"[Wiener] was seen as dispensable; her memoir is anything but. If Silicon Valley had seen her potential, she would not have become one of the finest, most assured writers about the internet today. I read it in one sitting, overcome with the eerie sensation that my own life was being explained to me." - Kaitlin Phillips, Bookforum
"[An] excellent memoir . . . what makes Uncanny Valley so valuable is the way it humanizes the tech industry without letting it off the hook. The book allows us to see the way that flawed technology is made and marketed." - Charlie Warzel, The New York Times Privacy Project
"Uncanny Valley is a different sort of Silicon Valley narrative, a literary-minded outsider's insider account of an insulated world that isn't as insular or distinctive as it and we assume . . . Through [Wiener's] story, we begin to perceive how much tech owes its power, and the problems that come with it, to contented ignorance." - Ismail Muhammad, The Atlantic
"Wiener has the two talents that every memoir needs: A devastating eye for detail . . . and the ability to map her experience onto a cultural shift much larger than herself . . . I deadened my phone and laptop while reading this so I could give it my Undivided Attention. I'm recommending not only the book but also this reading method." - Molly Young, Vulture
"Hyper-self-aware . . . Wiener's book transcends the model of a tech-work memoir . . .Throughout the memoir, Wiener sustains a piercing tone of crisp, arch observation. It's revelatory to see her navigate the subjects one generally reads about in newspaper headlines, about sexism at Google or the unregulated forums behind events such as Pizzagate." - Antonia Hitchens, San Francisco Chronicle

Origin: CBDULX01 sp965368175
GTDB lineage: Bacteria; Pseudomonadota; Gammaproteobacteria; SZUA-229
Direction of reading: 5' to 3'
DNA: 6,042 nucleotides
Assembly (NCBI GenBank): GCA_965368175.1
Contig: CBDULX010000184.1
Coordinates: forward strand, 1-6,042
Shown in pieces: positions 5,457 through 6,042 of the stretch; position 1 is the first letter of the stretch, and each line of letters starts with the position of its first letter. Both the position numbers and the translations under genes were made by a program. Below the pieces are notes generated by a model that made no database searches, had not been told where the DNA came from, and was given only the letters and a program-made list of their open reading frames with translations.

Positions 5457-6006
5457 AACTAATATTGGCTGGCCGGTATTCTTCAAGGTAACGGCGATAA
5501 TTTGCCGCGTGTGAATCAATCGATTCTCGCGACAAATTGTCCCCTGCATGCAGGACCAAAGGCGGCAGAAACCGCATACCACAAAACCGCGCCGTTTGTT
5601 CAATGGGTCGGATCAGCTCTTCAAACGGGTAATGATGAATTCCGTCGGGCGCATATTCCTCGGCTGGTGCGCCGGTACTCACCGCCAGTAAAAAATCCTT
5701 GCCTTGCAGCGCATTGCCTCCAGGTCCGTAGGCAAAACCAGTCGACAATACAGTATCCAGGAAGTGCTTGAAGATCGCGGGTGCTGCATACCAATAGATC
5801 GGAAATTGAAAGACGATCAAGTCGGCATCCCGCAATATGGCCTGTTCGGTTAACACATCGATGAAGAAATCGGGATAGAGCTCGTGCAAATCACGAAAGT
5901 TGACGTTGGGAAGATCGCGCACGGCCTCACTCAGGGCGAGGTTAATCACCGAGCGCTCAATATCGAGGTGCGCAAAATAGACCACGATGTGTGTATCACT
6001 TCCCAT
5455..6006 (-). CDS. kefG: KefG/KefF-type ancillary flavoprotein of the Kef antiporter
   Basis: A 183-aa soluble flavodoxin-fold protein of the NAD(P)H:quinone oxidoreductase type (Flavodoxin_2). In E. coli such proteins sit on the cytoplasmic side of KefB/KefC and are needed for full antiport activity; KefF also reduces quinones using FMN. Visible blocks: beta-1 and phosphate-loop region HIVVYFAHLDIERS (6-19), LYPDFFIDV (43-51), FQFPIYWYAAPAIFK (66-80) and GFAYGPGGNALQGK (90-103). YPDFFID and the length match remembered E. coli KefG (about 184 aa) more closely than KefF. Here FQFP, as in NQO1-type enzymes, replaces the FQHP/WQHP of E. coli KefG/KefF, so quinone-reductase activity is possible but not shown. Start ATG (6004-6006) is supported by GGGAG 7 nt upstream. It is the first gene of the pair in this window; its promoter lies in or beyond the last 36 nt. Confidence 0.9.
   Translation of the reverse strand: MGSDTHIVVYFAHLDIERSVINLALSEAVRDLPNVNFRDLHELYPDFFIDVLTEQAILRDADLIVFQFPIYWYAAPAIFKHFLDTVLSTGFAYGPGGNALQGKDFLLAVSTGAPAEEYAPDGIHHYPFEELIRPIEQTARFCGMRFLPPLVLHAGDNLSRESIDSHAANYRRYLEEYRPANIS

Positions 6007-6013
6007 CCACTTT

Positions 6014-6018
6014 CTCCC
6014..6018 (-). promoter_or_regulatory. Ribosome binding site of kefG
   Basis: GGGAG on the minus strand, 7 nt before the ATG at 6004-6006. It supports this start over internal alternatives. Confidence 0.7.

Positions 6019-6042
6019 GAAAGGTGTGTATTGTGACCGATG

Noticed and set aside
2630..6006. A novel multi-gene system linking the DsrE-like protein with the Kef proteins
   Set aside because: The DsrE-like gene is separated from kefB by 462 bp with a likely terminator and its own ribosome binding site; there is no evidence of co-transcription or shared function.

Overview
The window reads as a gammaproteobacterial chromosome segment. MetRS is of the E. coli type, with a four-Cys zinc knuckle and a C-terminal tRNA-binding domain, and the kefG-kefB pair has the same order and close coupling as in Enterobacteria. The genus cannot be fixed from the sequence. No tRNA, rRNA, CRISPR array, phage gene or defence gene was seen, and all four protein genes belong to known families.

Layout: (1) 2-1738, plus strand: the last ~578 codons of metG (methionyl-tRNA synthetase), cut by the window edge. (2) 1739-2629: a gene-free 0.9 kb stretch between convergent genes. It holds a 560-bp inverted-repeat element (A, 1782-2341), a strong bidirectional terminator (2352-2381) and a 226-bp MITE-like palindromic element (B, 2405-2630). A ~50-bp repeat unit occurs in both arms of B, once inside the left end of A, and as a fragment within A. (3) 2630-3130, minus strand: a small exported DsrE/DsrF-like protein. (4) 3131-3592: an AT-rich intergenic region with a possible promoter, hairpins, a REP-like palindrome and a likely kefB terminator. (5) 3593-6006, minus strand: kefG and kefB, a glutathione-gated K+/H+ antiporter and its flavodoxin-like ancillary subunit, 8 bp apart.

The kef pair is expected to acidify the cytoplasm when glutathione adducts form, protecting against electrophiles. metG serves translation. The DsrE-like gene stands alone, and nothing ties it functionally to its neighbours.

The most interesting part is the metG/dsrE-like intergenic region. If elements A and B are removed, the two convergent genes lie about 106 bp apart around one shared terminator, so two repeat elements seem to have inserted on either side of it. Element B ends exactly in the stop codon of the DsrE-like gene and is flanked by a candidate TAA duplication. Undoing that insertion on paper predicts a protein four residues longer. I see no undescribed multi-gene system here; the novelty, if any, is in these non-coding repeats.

"Equal parts enchanting and subversive . . . [Wiener's] account of living inside the Bay Area bubble reads like HBO's Silicon Valley filtered through Renata Adler; Wiener is a trenchant cultural cartographer, mapping out a foggy world whose ruling class is fueled by empty scripts: 'People were saying nothing, and saying it all the tine.' The book's author does the very opposite. " Lauren Mechling, Vogue
"Beautifully observed . . . Someone like Wiener makes for a good spy in the house of tech . . . Wiener excels at . . . the texture of life for people in a particular and pivotal time and place." - Laura Miller, Slate
"[A] hyper-detailed, thoroughly engrossing memoir . . . At the intersection of exploitative labor, entitled men, and ungodly amounts of money, Wiener bears witness to the fearsome future as it unfolds." - Adrienne Westenfeld, Esquire
"Equal parts bildungsroman and insider report, this book reveals not just excesses of the tech-startup landscape, but also the Faustian bargains and hidden political agendas embedded in the so-called "inspiration culture" underlying a too-powerful industry. A funny, highly informative, and terrifying read." -Kirkus
"[Wiener] is an extremely gifted writer and cultural critic. Uncanny Valley may be a defining memoir of the 2020s, and it's one that will send a massive chill down your spine." - BookPage
"[An] insider-y debut memoir that sharply critiques start-up culture and the tech industry . . . Wiener is an entertaining writer, and those interested in a behind-the-scenes look at life in Silicon Valley will want to take a look." - Publishers Weekly
"A compelling takedown of the pitfalls of start-up culture, from sexism to the lack of guardrails, Uncanny Valley highlights the maniacal optimism of the twentysomethings behind the screens and the pitfalls of the culture they are building." - Booklist